Refill Port Identification of Intrathecal Drug Delivery System Devices With a Raised Fill Port

Paolo Maino, Sander M. J. van Kuijk, Eva Koetsier*

*Corresponding author for this work

Research output: Contribution to journalArticleAcademicpeer-review


Objectives The aim of this study was to assess the accuracy of the manual identification of the reservoir fill port (RFP) for refill of intrathecal drug delivery systems (IDDSs) with a raised RFP on the pump surface (raised-RFP-IDDSs), and compare this to previously reported data of patients with IDDSs with a recessed RFP (recessed-RFP-IDDSs). Methods Nineteen patients underwent 2 IDDS refills for the treatment of noncancer pain or spasticity. The primary endpoint of this prospective observational study was the deviation between the needle insertion point and the RFP center, quantified by fluoroscopic visualization. A distance surpassing that between the center and the margin of the RFP of 4 mm was considered a clinically relevant deviation. The results were compared with previously reported data of a patient cohort with recessed-RFP-IDDSs, and the differences were tested using Student's t-test. Results The mean deviation from the RFP center was 4.9 mm (standard deviation = 3.7). The RFP identification accuracy deviated more than the clinically relevant difference in 17 out of 35 instances (48.6%). The number of attempts and median procedural time was significantly correlated to the needle deviation. The mean deviations in the raised-RFP-IDDS cohort were consistently lower compared to the recessed-RFP-IDDS cohort (first refill procedure 4.0 vs. 8.5, P <0.001; second procedure 5.9 vs. 8.1, P = 0.074). Conclusion The results of this study suggest that the manual localization of the RFP for raised-RFP-IDDSs is moderately accurate, and more accurate if compared to previously published accuracy of the template-guided technique for recessed-RFP-IDDSs.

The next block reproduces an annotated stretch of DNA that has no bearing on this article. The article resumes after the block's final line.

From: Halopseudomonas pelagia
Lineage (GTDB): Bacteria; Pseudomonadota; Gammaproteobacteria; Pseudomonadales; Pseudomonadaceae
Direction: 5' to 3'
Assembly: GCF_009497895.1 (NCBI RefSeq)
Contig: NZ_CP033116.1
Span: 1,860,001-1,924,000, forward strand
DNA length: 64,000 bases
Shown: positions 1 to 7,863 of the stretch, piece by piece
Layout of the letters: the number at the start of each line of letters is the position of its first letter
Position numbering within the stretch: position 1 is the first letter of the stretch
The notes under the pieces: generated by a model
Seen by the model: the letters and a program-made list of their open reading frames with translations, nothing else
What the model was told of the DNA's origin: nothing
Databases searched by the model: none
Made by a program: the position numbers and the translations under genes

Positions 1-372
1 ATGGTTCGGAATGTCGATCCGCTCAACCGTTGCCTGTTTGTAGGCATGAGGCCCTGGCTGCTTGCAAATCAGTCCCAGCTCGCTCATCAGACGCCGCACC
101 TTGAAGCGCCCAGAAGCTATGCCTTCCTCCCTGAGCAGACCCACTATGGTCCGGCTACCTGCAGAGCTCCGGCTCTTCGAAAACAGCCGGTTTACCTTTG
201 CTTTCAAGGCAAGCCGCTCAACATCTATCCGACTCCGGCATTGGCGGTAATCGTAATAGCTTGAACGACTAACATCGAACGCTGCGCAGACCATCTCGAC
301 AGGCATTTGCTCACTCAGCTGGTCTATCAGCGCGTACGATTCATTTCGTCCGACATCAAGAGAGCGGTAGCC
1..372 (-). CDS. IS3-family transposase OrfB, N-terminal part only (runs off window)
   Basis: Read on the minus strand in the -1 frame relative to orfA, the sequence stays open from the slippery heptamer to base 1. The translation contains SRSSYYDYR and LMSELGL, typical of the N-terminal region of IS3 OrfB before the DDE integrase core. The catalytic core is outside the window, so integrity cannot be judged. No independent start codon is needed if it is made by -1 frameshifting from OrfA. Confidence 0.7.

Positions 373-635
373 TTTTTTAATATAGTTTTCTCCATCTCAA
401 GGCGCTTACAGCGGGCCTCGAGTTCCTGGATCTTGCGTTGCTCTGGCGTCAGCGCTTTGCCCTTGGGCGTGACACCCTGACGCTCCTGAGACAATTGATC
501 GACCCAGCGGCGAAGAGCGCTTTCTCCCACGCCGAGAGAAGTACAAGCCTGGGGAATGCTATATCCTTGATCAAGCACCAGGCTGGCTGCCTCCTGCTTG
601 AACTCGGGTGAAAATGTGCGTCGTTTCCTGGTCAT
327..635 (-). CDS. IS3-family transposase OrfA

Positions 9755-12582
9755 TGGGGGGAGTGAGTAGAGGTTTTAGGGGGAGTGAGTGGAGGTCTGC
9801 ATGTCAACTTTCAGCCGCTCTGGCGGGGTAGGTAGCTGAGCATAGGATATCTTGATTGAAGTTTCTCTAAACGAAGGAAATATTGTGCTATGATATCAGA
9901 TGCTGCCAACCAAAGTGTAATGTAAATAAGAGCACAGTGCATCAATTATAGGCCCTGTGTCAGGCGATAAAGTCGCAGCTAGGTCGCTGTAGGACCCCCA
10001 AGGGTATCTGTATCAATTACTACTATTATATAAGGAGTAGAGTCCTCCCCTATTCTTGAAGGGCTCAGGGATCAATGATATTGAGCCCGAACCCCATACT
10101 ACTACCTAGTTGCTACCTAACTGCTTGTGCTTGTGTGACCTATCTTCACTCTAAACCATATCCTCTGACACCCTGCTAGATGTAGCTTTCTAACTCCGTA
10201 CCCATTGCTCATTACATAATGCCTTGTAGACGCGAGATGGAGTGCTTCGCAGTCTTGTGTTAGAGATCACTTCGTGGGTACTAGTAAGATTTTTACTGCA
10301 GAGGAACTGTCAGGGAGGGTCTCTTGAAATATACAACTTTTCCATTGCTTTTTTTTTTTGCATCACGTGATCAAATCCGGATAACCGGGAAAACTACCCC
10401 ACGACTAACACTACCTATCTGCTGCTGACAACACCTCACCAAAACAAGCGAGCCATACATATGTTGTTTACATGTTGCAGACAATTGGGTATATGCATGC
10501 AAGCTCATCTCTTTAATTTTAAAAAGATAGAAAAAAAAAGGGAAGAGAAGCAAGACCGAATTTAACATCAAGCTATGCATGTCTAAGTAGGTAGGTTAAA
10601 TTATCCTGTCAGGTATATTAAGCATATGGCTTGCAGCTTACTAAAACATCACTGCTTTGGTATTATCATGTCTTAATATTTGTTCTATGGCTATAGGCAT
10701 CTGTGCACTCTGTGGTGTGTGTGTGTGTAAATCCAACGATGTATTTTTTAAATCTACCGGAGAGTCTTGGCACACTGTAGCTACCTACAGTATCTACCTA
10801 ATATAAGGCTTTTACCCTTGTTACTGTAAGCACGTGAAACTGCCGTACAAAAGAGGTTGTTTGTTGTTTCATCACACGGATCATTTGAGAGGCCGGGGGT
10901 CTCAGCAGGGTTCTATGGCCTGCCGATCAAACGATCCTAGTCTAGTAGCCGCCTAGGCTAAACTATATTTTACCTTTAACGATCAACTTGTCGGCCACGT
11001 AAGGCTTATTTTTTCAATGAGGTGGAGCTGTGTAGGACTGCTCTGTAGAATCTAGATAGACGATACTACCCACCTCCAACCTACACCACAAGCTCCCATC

Original languageEnglish
Pages (from-to)418-425
Number of pages8
JournalPain Practice
Issue number4
Publication statusPublished - Apr 2019


  • intrathecal drug delivery
  • intrathecal pumps
  • chronic pain
  • spasticity

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